Concave Lenses are used in the treatment of myopia or shortsight. ' In this condition the eye is elongated from before backwards, so that the retina lies behind the principal focus. All objects, therefore, which lie beyond a certain point (the conjugate focus of the dioptric system of the eye, the far point) are indistinctly seen; rays from them have not the necessary divergence to be focused in the retina, but may obtain it by the interposition of suitable concave lenses. Concave lenses should never be used for work within the far point; but they may be used in all cases to improve distant vision, and in very short-sighted persons to remove the far point so as to enable fine work such as sewing or reading to be done at a convenient distance. The weakest pair of concave lenses with which one can read clearly test types at a distance of 18 ft. is the measure of the amount of myopia, and this fully correcting glass may be worn in the slighter forms of short-sight. In higher degrees, where full correction might increase the myopia by inducing a strain of the accommodation, somewhat weaker glasses should be used for near work. In the highest degrees the complete correction may be employed, but lorgnettes are generally preferred, as they can be removed when the eyes become fatigued. It must be remembered that short-sight tends to increase during the early, especially the school, years of life, and that hygienic treatment, good light, good type, and avoidance of stooping are important for its prevention.
Convex Lenses.—In hypermetropia the retina is in front of the principal focus of the eye. Hence in its condition of repose such an eye cannot distinctly see parallel rays from a distance and, still less, divergent rays from a near object. The defect may be overcome more or less completely by the use of the accommodation. In the slighter forms no inconvenience may result; but in higher degrees prolonged work is apt to give rise to aching and watering of the eyes, headache, inability to read or sew for any length of time, and even to double vision and internal strabismus. Such cases should be treated with convex lenses, which should be theoretically of such a strength as to fully correct the hypermetropia. Practically it is found that a certain amount of hypermetropia remains latent, owing to spasm of the accommodation, which relaxes only gradually. At first glasses may be given of such a strength as to relieve the troublesome symptoms; and the strength may be gradually increased till the total hypermetropia is corrected. Young adults with slighter forms of hypermetropia need glasses only for near work; elderly people should have one pair of weak glasses for distant and another stronger pair for near vision. These may be conveniently combined, as in Franklin glasses, where the upper half of the spectacle frame contains a weak lens, and the lower half, through which the eye looks when reading, a stronger one.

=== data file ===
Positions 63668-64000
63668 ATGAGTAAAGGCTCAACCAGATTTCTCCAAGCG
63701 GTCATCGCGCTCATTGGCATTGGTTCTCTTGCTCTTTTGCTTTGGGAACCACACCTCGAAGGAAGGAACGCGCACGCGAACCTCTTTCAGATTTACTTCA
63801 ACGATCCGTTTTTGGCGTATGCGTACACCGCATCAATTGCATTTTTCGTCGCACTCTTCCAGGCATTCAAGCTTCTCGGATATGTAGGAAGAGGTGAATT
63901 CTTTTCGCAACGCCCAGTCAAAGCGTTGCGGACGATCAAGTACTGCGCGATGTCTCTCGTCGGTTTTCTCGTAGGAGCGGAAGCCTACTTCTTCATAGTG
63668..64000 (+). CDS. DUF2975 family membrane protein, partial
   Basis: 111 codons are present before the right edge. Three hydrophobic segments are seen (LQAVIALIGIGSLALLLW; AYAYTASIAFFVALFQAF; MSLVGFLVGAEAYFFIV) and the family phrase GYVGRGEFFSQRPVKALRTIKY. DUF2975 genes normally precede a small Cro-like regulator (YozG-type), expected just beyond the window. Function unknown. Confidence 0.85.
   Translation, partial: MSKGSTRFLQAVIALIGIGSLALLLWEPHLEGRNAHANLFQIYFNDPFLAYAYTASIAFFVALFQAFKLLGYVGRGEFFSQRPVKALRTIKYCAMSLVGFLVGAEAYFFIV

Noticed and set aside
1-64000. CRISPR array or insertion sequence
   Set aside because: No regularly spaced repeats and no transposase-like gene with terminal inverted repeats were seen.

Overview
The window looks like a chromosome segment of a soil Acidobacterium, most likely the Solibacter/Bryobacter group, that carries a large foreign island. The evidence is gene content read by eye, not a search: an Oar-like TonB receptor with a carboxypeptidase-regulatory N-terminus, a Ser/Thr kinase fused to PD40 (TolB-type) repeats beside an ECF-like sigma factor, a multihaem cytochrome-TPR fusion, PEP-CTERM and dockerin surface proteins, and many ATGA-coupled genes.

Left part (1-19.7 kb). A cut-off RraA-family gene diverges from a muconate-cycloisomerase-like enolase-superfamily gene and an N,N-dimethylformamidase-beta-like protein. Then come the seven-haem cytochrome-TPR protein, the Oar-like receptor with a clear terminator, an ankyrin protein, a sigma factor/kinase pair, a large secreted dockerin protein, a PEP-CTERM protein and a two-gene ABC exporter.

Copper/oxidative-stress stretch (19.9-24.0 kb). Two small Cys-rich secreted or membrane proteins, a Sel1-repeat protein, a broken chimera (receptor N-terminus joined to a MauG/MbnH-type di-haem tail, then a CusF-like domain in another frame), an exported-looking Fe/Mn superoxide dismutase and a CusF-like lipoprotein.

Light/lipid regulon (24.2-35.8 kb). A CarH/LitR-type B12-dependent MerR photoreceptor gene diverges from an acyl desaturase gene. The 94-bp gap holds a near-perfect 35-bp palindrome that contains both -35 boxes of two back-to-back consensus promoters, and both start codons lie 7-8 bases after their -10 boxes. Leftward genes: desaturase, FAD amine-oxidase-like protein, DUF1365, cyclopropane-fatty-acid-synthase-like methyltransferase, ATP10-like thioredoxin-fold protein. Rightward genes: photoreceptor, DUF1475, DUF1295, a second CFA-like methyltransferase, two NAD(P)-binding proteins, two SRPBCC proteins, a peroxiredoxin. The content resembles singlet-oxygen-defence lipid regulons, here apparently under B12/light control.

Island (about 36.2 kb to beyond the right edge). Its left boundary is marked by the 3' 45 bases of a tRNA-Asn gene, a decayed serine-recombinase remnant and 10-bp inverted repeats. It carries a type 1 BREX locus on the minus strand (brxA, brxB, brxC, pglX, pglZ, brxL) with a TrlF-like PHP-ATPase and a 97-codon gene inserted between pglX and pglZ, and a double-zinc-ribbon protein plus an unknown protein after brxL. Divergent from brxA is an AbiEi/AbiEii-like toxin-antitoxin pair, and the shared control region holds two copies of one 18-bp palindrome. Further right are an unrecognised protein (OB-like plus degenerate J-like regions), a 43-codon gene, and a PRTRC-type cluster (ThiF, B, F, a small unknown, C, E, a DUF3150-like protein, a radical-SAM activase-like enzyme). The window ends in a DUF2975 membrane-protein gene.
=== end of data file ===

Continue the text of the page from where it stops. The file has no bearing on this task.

Anisometropia.—It is difficult to lay down rules for the treatment of cases where the refraction of the two eyes is unequal. If only one eye is used, its anomaly should be alone corrected; where both are used and nearly of equal strength, correction of each often gives satisfactory results.
Presbyopia.—When distant vision remains unaltered, but, owing to gradual failure of the accommodative apparatus of the eye clear vision within 8 in. becomes impossible, convex lenses should be used for reading of such a strength as to enable the eye to see clearly about 8 in. distance. Presbyopia is arbitrarily said to commence at the age of forty, because it is then that the need of spectacles for reading is generally felt; but it appears later in myopia and earlier in hypermetropia. It advances with years, requiring from time to time spectacles of increasing strength.
Cylindrical Lenses.—In astigmatism, owing to differences in the refractive power of the various meridians of the eye, great defect of sight, frequently accompanied by severe headache, occurs. This condition may be cured completely, or greatly improved, by the use of lenses whose surfaces are segments of cylinders. They may be used either alone or in combination with spherical lenses. The correction of astigmatism is in many cases a matter of considerable difficulty, but the results to vision almost always reward the trouble.
Convex spectacles were invented (see Light) towards the end of the 13th century, perhaps by Roger Bacon. Concave glasses were introduced soon afterwards. Sir G. B. Airy, the astronomer, about 1827, corrected his own astigmatism by means of a cylindrical lens. Periscopic glasses were introduced by Dr W. H. Wollaston.